The observation of rejuvenation in a quenched CrCoNi MEA after cyclic destruction of SRO offers critical insights into the impact of SRO on the mechanical performance of HEAs/MEAs, giving us a greater understanding of why certain HEAs/MEAs shows a combination of high strength and ductility. Previous MD simulations have shown that SRO in the CrCoNi MEA can lead to an increase in yield strength13,38. Furthermore, recent studies revealed that SRO can promote work hardening and thus enhance ductility15. Our observations here suggest that the spontaneous local rejuvenation and softening due to the local breakdown of SRO have a dramatic effect on the local structure that is beneficial for fracture toughness. The local rejuvenation in MEAs during deformation converts the material into a composite material with effectively “soft” and “hard” zones that increase the diversity of plasticity mechanisms (Fig. 5). In the rejuvenated regions, the generation of long, thin SFs and twins leads to a high density of interfaces that enhance strain hardenability. The formation and destruction of SRO serve as the switch between reversibility and irreversibility. Therefore, the presence of SRO in HEAs/MEAs can benefit the overall mechanical damage tolerance of these materials.

Fig. 5: Schematic drawing showing the nanostructural origin of the superior damage tolerance in MEAs and HEAs during the deformation process.
figure 5

Cyclic deformation gives rise to the emergence of localized rejuvenated regions, which possess a softer nature compared to the surrounding matrix. Consequently, this creates an active composite material characterized by the dynamic interplay of softer and harder zones, which evolve in accordance with the local destruction or formation of SRO. This hierarchical architecture promotes a synergistic activation of diverse deformation mechanisms, facilitating uniform deformation and, ultimately, achieving a balance between high strength and ductility.

Our current study primarily focuses on quasi 2-dimensional (2D) models due to their typical use in in-situ TEM experiments, which only accommodate thin samples, and the more manageable computational load for modeling. In a 3D system, more slip planes are activated, potentially increasing the rejuvenation efficiency. In our quasi-2D study, significant rejuvenation was observed at around 20 cycles of loading, after which SFs became irreversible with a high average length (Fig. 4d). In a true 3D scenario, fewer cycles may be required under similar loading conditions, and it is plausible that even a single loading could lead to the rejuvenation of MEAs/HEAs and alter deformation mechanisms. For instance, in CrCoNi MEA samples damaged by shock loading39, it was found that profuse SFs/twins form a 3D network, characteristic of rejuvenated MEA with low SF energy. This suggests significant implications of rejuvenation for single loadings in a 3D system.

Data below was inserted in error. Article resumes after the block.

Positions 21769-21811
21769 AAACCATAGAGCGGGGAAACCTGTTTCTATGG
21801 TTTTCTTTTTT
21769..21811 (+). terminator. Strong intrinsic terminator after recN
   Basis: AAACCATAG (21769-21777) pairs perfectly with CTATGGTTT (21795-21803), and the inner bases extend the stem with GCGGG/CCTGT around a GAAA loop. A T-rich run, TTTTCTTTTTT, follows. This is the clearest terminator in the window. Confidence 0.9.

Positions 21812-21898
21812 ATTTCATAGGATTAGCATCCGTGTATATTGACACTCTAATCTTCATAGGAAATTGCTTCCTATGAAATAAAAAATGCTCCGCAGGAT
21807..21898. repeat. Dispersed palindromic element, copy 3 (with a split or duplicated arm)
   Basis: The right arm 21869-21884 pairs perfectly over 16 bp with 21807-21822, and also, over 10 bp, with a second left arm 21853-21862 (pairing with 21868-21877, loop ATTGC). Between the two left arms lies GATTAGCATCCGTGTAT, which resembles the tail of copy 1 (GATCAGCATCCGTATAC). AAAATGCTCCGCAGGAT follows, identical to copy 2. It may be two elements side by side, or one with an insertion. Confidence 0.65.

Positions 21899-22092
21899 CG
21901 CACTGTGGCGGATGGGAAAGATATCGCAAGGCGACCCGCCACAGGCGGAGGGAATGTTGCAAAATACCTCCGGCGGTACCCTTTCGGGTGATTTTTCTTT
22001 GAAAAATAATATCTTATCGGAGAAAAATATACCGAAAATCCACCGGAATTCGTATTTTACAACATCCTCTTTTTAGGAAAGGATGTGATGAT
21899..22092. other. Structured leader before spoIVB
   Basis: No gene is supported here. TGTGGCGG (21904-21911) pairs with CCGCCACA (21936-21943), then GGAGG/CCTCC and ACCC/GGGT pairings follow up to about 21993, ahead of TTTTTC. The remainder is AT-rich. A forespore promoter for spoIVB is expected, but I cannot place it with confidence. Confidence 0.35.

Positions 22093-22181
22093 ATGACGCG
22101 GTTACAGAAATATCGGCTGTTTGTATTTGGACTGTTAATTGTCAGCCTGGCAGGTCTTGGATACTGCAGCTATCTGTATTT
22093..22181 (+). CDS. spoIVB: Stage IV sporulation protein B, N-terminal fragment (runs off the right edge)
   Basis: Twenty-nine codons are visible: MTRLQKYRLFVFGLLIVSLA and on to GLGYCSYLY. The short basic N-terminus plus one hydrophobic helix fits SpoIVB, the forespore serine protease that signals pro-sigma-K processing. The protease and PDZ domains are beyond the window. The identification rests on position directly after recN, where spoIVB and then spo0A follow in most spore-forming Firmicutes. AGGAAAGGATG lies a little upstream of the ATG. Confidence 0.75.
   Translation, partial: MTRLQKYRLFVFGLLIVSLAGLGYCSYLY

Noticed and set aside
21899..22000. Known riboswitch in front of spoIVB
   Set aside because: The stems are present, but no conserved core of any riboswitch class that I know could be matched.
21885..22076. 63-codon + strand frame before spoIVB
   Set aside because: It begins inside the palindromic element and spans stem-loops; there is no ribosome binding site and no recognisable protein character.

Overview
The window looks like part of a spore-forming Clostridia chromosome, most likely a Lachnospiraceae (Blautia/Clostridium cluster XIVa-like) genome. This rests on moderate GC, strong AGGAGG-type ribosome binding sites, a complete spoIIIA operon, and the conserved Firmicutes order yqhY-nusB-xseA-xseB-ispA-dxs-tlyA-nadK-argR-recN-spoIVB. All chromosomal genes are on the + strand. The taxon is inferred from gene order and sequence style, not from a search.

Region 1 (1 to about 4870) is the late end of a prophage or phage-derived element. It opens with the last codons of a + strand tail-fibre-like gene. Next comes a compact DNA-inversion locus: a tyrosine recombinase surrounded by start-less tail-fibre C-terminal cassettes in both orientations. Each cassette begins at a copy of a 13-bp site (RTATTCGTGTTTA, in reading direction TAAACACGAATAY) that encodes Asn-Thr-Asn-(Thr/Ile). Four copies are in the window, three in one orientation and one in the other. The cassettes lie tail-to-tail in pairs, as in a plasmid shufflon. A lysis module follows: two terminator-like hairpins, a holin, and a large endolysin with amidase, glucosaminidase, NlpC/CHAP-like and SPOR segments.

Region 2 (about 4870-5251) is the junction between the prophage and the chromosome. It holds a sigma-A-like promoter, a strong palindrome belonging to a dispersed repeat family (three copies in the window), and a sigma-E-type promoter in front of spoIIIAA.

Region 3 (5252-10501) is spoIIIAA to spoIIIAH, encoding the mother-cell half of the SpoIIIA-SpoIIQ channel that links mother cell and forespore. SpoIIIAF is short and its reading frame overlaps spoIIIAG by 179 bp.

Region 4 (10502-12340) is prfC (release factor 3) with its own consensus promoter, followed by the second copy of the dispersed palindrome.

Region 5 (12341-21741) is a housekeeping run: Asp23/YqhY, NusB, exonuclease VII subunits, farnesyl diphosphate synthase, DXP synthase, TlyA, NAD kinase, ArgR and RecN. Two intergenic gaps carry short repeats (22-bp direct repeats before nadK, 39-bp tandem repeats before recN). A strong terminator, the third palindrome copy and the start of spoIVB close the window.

It is crucial to point out that the superior combination of ductility and strength in CrCoNi MEA is not solely due to low SF energy but also the interplay of soft (locally rejuvenated) and hard zones (with high SF energy) within the material. In a single loading in a 3D scenario, while more glide planes may be softened (rejuvenated) than in the quasi-2D scenario, a significant volume remains unrejuvenated, particularly where dislocations are pinned or locked. Thus, the concept of composite materials comprising “soft” and “hard” zones remains valid for the 3D scenario and single loading.

In summary, through the integration of in-situ energy-filtered 4D-STEM, nanomechanical testing, and MD modeling, our study reveals and elucidates the reversible to irreversible transitions of SF dynamics in CrCoNi MEA during cyclic deformation. This phenomenon is primarily attributed to the destruction of SRO along the glide planes, leading to localized material rejuvenation and the formation of a composite system. This system comprises ‘soft’ zones with diminished SRO and ‘hard’ zones where SRO is maintained. Intriguingly, it is the SRO that orchestrates the sequence of deformation mechanisms, fostering a synergy of multiple mechanisms and consequently enhancing the mechanical performance of CrCoNi MEA. Identifying strategies to optimize the degree and distribution of SRO in MEAs/HEAs could be pivotal in coordinating local rejuvenation processes, thereby enhancing their mechanical performance.


Materials and sample preparation

An equiatomic CrCoNi MEA raw ingot underwent argon-arc double melting, after which it was divided into smaller specimens. These specimens were homogenized at a temperature of 1200 °C for 48 h before being water-quenched to room temperature, resulting in a uniform texture and an average grain size of approximately 800 μm, as identified by electron backscatter diffraction (EBSD). X-ray diffraction and EBSD analyses confirmed the presence of a single-phase FCC structure. The Ni single crystal with [110] surface normal was purchased from MTI Corporation.